When the garden was re-planted, the pond had fallen into disrepair and had become little more than a swamp, over-run by vigorous plants and silted up from years of fallen leaves. The pond was cleared, relined and is now replanted with plants suited to the damp conditions like rodgersia, petasites japonica and rheum palmatum. The margins are now filled with reeds, flag irises and pontaderia, and the deep water has floating lily pads where the moorhens are often keen to build their raft-like nests. It is now home to a huge range of different wildlife. In addition to the pair of moorhens that call it home and a couple of mallards that make regular visits we have several species of newts breeding in the pond. In the summer, the air above it becomes filled with dogfights between the many different dragon and damselflies. The pond is possibly one of the most biologically diverse places in the garden as it provides so many different habitats, from bank to margin, to deep water in just a few meters.

Water can be gentle and graceful, able to fill whatever vessel it is placed in and when calm it exudes the essence of tranquility. It can also be incredibly powerful, able to carve huge gorges through the earth and rip chunks of coastline away from the mainland. This makes it one of the most powerful of the elements.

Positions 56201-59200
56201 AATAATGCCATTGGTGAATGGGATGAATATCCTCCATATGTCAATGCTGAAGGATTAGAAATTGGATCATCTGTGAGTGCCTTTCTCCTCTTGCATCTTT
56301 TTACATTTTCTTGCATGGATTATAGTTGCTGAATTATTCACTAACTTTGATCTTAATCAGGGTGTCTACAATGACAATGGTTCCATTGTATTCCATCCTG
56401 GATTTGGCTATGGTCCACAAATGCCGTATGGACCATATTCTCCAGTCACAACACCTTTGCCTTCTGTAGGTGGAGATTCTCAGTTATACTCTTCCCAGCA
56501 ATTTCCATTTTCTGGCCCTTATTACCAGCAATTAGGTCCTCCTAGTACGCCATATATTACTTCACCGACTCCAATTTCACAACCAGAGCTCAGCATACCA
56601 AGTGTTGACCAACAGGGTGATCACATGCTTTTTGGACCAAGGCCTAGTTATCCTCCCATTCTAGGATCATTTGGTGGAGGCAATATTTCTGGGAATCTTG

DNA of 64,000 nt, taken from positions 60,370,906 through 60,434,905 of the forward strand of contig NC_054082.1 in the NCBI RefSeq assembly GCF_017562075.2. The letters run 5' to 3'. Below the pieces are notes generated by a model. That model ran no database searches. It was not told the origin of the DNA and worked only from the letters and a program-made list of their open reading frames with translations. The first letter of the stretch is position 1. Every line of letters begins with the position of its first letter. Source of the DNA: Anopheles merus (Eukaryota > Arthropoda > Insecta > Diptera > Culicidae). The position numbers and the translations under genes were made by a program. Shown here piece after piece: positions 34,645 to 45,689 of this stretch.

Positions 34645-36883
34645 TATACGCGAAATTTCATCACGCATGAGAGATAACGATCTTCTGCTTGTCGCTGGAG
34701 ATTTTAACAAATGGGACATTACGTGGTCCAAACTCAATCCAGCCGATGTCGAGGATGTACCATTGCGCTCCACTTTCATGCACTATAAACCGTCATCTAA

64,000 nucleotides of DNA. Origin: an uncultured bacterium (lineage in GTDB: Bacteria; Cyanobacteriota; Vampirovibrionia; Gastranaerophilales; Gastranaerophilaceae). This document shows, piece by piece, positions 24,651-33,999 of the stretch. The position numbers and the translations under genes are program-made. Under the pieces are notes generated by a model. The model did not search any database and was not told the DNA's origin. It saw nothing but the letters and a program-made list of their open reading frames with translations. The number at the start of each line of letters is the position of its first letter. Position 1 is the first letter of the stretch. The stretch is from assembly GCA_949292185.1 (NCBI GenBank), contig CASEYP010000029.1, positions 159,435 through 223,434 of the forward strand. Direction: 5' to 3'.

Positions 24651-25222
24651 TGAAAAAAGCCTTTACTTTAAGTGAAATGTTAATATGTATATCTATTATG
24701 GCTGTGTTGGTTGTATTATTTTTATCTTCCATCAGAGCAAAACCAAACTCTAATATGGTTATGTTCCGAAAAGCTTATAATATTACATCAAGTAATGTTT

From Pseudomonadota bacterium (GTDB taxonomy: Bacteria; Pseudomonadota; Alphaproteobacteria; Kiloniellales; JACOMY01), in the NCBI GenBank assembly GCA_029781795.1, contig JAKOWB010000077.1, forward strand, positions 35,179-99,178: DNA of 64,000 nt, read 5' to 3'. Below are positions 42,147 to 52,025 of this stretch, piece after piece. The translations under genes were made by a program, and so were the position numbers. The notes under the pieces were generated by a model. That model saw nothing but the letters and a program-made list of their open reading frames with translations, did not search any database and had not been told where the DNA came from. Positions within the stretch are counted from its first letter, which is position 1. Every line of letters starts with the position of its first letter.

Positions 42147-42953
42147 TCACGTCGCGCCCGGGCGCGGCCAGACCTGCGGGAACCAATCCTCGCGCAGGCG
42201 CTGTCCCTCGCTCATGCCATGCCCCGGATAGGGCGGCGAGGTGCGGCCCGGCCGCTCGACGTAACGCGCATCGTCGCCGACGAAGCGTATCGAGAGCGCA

Water is so fundamental to life, it’s no surprise that almost every culture has celebrated it and personified it by creating hundreds of aquatic deities to worship. The reverence of water takes many forms, from the awesomely powerful Poseidon of greek mythology (Neptune in the roman) who was also responsible for earth quakes, the well-dressing of the peak district, or the beautiful mermaid-like ‘Selkies’ of Scots folklore who might decide to run off with your husband, or wife unless you discover their seal skin like coat.  When I was growing up, we would often be warned away from stagnant, green water, for fear that ‘Jenny Greenteeth’, a river hag with green skin and sharp teeth might grab your ankle and drag you under. I think it was probably more to discourage us from playing in a dangerous place.